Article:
In the 1950s, the Sangu chief’s powers were limited to the surrounding area of Utengule (ibid). With the accession of Alfeo in 1953, “many traditional practices and rituals of the chiefship fell into abeyance” [1, p.11]. Today, the Sangu Chief reiterates this statement, emphasizing numerous traditional practices and rituals are at risk of being lost due to the lack of authentic documentation and transferral of knowledge between generations [2]. Historically, the chief has taken “the role of the author” when it comes to Sangu history. Elders in the community are respected for their historical knowledge that is passed down for generations [1, pg. 7; 2]. Walsh (1984) acknowledges that without blessings from the Chief, the elders are not allowed to pass down any information to foreigners. Thus, having the blessing of the Chief allows this project to access a wealth of knowledge regarding the Sangu, the Chief’s Palace and the Malenjela. 

If the Palace is to degrade to a state beyond the scope of conservation efforts, the Chief believes the younger generations will have no motivation to preserve and participate in traditions.

[1] Walsh, M. (1983) Merere The Arab: Legitimacy Upside-down and Inside-out. Department of Social Anthropology, University of Cambridge.

[2] Chief Merere (2018) “History of the Sangu” Interviewed by: The Olive Branch for Children



emergency fundraising campaign 2020

The Olive Branch for Children Fundraising Campaign 2020 is over and was a huge success.  Thank you for your generosity - we exceeded our target!   

This year is an amazing year at The Olive Branch for Children!  We have 4 of our talented young women starting College and University.  Mlombwa, Winni, Ikupa and Lucy are taking the next steps toward success.  Mlombwa starts at The University of Dar-es-Salaam.  Winni joins The University of Dodoma.  Ikupa begins at Mzumbe University and Lucy joins the Bulongwa Health Sciences Institute. We are so proud and know their academic journey is vital to addressing gender inequality in their communities.  According to UNESCO, in 2015, 2.67% of the gross female population of Tanzania was attending a tertiary education institution, versus, 5.22% of the gross male population of Tanzania enrolled in a tertiary education institution. The more girls we can connect to higher education, the brighter the future will be for Tanzania.Post-secondary education comes at a significantly higher price than earlier academic levels. Not only does The Olive Branch for Children cover school fees, living costs and stationaries, we must equip our College and University students with laptops so they can complete their course work.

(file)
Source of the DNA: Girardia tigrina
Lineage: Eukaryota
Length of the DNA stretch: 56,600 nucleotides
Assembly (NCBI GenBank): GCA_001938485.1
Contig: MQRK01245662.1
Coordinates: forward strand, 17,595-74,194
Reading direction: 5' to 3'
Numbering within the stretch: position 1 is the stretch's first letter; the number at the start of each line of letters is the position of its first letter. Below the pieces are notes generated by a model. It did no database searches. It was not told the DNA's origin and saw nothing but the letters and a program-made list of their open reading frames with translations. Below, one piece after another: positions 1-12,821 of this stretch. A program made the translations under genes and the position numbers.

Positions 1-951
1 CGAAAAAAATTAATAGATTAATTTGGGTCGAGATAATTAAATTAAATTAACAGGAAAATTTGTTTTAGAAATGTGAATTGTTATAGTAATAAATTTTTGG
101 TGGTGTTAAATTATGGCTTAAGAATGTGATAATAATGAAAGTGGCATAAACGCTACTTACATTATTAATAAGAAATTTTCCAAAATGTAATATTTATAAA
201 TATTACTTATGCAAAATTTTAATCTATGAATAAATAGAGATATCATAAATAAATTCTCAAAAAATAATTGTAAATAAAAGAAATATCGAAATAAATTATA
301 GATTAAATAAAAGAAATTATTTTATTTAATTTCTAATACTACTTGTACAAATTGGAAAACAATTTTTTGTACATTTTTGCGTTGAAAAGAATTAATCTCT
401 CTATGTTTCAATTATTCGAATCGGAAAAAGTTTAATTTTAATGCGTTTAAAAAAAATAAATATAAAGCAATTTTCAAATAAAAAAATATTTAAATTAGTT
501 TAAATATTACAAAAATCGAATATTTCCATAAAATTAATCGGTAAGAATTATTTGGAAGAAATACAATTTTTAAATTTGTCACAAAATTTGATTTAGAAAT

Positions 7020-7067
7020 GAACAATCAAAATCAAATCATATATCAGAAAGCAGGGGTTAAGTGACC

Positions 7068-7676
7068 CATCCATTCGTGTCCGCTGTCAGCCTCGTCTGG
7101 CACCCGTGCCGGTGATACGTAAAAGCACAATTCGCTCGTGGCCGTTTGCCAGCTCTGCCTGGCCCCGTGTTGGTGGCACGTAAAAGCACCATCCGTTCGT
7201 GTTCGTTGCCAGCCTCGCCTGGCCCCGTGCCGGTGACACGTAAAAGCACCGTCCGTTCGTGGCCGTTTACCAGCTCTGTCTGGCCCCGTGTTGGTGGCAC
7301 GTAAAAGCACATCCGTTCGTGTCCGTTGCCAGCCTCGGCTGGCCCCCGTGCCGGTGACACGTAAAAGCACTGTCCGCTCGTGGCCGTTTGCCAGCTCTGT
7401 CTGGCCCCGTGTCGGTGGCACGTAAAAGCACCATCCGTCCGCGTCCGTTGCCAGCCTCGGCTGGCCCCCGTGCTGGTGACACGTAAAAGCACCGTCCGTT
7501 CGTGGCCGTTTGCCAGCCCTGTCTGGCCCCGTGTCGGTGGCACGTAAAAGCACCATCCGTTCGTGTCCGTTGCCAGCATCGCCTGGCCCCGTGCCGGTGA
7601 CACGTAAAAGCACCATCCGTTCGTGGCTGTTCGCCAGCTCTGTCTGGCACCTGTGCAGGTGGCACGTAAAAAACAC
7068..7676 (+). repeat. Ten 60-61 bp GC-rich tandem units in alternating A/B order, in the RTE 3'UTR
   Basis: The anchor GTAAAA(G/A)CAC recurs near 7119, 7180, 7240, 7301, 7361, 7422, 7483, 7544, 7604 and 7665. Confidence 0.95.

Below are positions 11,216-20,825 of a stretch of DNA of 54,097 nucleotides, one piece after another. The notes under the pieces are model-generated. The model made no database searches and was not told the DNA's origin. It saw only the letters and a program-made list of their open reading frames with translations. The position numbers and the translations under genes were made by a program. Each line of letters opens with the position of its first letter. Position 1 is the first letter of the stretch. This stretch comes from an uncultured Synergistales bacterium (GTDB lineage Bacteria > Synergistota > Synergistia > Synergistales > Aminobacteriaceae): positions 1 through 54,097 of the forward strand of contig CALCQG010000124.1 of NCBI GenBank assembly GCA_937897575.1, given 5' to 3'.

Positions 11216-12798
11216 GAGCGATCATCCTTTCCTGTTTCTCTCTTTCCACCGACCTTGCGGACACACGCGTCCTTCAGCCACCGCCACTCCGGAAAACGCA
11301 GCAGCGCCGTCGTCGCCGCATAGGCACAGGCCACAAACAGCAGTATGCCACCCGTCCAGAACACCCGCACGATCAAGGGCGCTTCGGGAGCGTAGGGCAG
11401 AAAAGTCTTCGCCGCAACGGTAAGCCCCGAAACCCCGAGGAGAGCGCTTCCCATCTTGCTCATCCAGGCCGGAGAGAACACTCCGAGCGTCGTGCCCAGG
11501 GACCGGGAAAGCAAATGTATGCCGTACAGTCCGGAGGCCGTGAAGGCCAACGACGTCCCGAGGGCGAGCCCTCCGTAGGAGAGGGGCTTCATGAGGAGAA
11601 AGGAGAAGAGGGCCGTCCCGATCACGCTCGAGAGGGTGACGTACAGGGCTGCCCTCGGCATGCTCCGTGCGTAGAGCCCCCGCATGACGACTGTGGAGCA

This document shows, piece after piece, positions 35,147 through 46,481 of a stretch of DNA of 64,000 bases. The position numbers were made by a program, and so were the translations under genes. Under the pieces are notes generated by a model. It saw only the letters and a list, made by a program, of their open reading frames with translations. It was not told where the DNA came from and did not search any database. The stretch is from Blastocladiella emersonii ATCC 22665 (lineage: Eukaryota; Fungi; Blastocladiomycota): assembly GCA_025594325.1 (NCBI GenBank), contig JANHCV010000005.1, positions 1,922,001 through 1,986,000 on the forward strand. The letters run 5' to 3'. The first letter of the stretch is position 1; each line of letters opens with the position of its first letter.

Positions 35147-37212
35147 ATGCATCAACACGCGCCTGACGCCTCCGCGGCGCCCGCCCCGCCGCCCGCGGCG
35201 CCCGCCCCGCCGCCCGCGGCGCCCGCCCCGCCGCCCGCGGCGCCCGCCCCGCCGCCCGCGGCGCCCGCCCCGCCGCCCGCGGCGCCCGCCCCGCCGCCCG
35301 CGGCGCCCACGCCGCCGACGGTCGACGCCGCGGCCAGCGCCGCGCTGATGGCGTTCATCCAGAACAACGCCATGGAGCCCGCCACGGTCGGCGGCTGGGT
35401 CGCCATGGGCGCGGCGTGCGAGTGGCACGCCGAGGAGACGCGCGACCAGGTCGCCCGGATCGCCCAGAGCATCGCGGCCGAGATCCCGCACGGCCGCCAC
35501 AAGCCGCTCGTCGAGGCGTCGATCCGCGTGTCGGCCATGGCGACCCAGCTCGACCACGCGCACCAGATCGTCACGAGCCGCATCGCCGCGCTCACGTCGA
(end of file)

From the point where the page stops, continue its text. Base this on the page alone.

This year, Mlombwa decided to run the Dar Rotary Marathon to not only raise funds for her University costs, but also to help cover costs for her sisters, Winni, Ikupa and Lucy.  Mlombwa, who will begin her Bachelor's Degree in Science Education at The University of Dar-es-Salaam, knows University is her ticket to not only transforming her life, but positively impacting her entire community.  


Of course, we whole-heartedly support her decision to run and some of us even registered to join her.


Sikiliza Mngurumo Wake: Hear Her Roar


The Hear Her Roar Campaign is ongoing and will be an annual fundraising campaign, specifically for University Fees. Donate today!

We are 7 runners!  Mlombwa, Deborah, Winnie, Putiyei, Allison, Roma and Tanzanian Freestyle Champion and Kubuni Artist, Selementally.  We hope to raise $15 per person, per kilometre we run.  We are all registered to run the half-marathon. 



TOBFC First Online Silent Auction

Due to the incredibly generous support from Four Seasons Serengeti, Lakeshore Lodge TZ, Tandala Tented Camps, Rawley Resort Canada and the Armada Ireland, TOBFC is hosting its first ever online auction! There are four Tanzanian vacations to the Serengeti, Ruaha National Park, Lake Tanganyika and Matema Beach, and two international vacations to Spanish Point, Ireland and Port Severn, Canada. The purpose of this auction is to raise funds for The Olive Branch for Children’s upcoming year. The funds will be divided into various ongoing projects including, the Zion and Peace Homes, our Montessori Programs, Community Health Initiatives, the Kubuni Centre, and Nufaika Savings Groups.